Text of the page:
January 16, 2009 -- South African Press Association -- The Congress of South African Trade Unions wants the South African government to cease all relations with Israel and close down the Israeli embassy in Pretoria. The moves are among several agreed to at a meeting on Wednesday concerning developments in the Middle East, Cosatu said in a statement on Friday.

"Many South African parastatals and companies have serious business deals with Israeli companies and workers must reject them, with Telkom being an example", Cosatu international relations officer Bongani Masuku said in the statement.

"In their refusal to handle Israeli goods, workers will be protecting their own jobs in the true spirit of the Proudly South Africa Campaign...," he said accusing supermarket chains of selling Israeli products at the expense of local produce.

"We should call for the expulsion of Israeli security agencies and Mossad at our airports", Masuku continued.

"The security of South Africa is compromised by allowing these Israeli security agencies to operate at our airports and harass people going to Israel...", he said citing a case involving members of the South African Municipal Workers' Union and Cosatu.

The relationship between South Africa's national carrier South African Airways and its Israeli counterpart El-Al should also be terminated, he said.

Wednesday's meeting was attended by Cosatu's alliance partners, the ANC and SACP, union affiliates, international solidarity organisations, non-governmental organisations, social movements and academic activists.

"The meeting noted that massive and varied solidarity activities are underway by many organisations and people all over the world, which is an encouraging sign of human co-operation", said Masuku.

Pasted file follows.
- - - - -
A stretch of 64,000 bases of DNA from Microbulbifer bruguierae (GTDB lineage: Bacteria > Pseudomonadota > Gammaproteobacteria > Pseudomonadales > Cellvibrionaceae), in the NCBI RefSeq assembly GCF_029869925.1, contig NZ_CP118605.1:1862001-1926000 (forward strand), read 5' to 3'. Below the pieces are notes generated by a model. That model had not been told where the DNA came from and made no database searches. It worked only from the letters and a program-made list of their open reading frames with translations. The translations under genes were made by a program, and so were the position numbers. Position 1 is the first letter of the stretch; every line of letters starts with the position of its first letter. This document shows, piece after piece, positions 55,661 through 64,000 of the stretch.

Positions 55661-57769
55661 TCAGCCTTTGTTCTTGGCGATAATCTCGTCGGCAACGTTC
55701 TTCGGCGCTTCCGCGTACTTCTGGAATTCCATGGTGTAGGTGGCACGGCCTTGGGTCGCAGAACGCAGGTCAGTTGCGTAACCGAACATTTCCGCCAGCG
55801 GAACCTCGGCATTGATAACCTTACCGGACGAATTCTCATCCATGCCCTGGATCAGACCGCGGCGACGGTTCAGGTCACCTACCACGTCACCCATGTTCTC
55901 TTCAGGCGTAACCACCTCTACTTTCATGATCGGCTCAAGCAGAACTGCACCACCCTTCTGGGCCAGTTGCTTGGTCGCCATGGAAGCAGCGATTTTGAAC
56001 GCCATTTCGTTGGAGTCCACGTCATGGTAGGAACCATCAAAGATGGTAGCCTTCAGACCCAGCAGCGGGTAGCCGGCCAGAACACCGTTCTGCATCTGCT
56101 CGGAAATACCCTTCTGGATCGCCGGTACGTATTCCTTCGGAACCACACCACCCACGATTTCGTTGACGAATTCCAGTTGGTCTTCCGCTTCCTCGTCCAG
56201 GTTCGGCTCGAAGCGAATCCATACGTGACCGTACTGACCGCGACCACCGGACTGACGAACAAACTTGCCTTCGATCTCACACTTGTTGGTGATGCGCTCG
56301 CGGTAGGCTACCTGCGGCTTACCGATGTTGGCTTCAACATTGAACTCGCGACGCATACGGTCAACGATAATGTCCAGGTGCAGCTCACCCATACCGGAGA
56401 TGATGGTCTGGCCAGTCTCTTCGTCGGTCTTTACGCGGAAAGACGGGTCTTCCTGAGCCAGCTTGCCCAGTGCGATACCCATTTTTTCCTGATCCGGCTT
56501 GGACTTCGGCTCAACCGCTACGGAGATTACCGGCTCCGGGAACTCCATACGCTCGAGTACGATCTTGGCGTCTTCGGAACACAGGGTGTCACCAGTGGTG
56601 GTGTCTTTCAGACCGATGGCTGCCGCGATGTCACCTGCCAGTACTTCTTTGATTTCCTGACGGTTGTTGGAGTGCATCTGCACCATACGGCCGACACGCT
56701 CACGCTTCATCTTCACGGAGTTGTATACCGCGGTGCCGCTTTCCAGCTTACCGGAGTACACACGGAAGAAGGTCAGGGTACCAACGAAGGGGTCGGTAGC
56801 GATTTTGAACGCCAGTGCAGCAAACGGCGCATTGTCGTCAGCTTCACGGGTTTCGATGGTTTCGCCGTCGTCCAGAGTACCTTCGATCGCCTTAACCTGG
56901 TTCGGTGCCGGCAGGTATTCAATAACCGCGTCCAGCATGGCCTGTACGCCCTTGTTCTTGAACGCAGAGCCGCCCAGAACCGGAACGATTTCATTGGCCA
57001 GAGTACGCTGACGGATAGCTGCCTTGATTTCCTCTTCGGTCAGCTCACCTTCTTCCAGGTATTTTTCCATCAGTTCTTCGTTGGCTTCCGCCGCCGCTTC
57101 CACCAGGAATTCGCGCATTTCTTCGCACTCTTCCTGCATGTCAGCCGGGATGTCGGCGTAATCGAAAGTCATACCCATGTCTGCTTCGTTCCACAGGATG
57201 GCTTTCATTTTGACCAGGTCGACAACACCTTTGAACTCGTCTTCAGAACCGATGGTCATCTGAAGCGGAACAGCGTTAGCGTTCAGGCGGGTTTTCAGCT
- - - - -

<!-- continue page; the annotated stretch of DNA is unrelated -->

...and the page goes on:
"It further noted the need for maximum impact through deeper synergies around a clear and concrete programme of action to raise the plight of the Palestinian people and intensify pressure against the occupying power, Israel, to withdraw from the whole of Palestine in the interests of freedom and democracy for the Palestinian people, and broader peace and justice in the whole Middle East region.

"Finally, the meeting agreed on [a]... bold programme and activities to guide our collective response to the dire situation, and on the need for more coherence and impact by the progressive people of the world", he said.

These activities included arranging a high-profile Cosatu delegation to the Middle East to assess the situation and raise international awareness on the urgency of the need for solidarity.

Cosatu had also established a solidarity co-ordinating forum to co-ordinate the various activities and to set national days of action. -- Sapa 


Balancing act
Although the South African government dislikes what is happening in the Gaza Strip, it will probably not be dismayed if the conflict hurts Hamas

January 16, 2009 Edition 1

Peter Fabricius

(Peter Fabricius is Foreign Editor of Independent Newspapers, South Africa.)

THE South African government seems to be in a more delicate position on the Gaza crisis than one might imagine.

It is true that on December 29 the new deputy foreign minister, Fatima Hajaig, summoned the new Israeli ambassador, Dov Segev-Steinberg, and dressed him down for Israel's "brutal" assault on Gaza, which she called a "gross violation of the rights of the people of Gaza".

But since then, the government has walked a more cautious line, even as the death toll of Palestinians in Gaza has mounted, along with the calls for the government to take stronger action against Israel.